Earlier in the FNC newscast, reporter Steve Centanni pointed out how “the White House acknowledged there were talks in 2005, just after the President won his second term, about terminating all 93 U.S. attorneys just as President Clinton unceremoniously did 1993 after he won the White House.”
I'm working on a NewsBusters posting [now online] about how the Tuesday broadcast network evening newscasts all failed to note the wholesale firings at the beginning of Bill Clinton's first term, matching a missing element in a full story on Tuesday's Good Morning America on ABC -- as recounted in a NewsBusters posting by Scott Whitlock.
Hume's “Grapevine” item in full on the March 13 Special Report with Brit Hume:
“News stories reporting that the Bush administration had considered firing all 93 U.S. attorneys across the country failed to mention that that is exactly what Bill Clinton did soon after taking office back in 1993. The only sitting U.S. attorney Clinton did not cashier was Michael Chertoff, now the Bush Homeland Security Secretary. At the time Chertoff was U.S. attorney in New Jersey and then Democratic Senator Bill Bradley of New Jersey intervened to save Chertoff's job. None of this was noted, even in passing, in front-page stories today in the New York Times and the Washington Post, or in the AP's story on the subject. By the way, the mass Clinton firings generated some news stories, some complaints from Republicans in Congress, but no congressional investigations, and not a word from Chuck Schumer.”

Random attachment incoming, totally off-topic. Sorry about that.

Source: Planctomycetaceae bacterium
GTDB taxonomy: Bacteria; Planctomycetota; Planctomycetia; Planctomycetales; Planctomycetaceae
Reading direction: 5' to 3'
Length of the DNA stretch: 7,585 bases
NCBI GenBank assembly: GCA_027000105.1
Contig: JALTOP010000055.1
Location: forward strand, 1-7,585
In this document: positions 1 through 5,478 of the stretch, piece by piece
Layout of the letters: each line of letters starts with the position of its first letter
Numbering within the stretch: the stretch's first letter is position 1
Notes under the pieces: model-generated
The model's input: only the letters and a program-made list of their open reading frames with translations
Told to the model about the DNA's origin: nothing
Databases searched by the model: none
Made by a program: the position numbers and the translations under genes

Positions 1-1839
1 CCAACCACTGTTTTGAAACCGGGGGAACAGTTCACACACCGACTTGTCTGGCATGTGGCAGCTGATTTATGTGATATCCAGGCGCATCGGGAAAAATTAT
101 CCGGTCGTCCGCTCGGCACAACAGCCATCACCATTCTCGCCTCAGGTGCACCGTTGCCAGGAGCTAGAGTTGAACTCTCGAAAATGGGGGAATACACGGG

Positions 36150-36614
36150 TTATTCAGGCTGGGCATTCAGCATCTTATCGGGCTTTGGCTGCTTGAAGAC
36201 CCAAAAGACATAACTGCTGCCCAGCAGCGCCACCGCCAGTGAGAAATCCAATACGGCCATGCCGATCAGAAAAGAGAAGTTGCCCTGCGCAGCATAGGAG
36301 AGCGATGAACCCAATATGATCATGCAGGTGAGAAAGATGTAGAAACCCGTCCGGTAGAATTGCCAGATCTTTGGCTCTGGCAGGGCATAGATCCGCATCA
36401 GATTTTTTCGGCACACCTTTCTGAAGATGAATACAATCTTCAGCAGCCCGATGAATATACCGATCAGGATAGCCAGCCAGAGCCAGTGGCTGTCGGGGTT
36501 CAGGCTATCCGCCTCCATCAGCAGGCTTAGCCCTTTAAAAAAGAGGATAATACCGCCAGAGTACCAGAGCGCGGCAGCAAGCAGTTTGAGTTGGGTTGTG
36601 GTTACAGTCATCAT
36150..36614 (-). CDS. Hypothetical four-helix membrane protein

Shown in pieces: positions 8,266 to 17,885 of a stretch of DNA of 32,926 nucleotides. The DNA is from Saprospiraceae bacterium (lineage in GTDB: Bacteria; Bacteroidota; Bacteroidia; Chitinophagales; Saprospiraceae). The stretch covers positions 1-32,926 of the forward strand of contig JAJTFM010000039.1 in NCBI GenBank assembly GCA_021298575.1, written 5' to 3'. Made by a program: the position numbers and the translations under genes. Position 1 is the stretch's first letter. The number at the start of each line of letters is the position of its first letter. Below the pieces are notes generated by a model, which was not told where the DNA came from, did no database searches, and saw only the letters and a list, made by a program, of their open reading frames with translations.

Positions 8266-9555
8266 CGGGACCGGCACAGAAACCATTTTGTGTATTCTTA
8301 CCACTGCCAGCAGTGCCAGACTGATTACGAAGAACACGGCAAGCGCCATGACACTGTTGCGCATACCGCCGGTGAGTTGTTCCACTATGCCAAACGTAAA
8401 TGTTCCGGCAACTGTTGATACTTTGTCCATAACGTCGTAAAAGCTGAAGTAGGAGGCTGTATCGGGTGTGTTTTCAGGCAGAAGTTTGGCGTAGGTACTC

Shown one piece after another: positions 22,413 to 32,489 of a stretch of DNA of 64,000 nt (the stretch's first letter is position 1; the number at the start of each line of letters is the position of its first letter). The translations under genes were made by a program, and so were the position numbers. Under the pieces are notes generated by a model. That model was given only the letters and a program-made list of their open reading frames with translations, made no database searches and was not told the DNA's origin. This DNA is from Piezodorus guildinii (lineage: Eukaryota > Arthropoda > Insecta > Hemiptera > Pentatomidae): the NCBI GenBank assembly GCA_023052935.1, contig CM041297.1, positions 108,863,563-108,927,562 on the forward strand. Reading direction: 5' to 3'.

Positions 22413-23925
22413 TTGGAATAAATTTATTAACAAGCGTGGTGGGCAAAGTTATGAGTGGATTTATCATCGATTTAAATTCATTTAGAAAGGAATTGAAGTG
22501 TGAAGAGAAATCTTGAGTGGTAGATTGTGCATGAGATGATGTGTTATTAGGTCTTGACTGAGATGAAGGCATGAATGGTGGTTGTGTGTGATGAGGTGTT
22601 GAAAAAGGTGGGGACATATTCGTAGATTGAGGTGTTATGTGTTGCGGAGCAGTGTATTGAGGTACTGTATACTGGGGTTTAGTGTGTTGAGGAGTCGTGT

The March 13 front page Washington Post story, “Firings Had Genesis in White House: Ex-Counsel Miers First Suggested Dismissing Prosecutors 2 Years Ago, Documents Show.”
The March 13 front page New York Times article, “White House Said to Prompt Firing of Prosecutors,” which appears to no longer be online, at least not in its original form.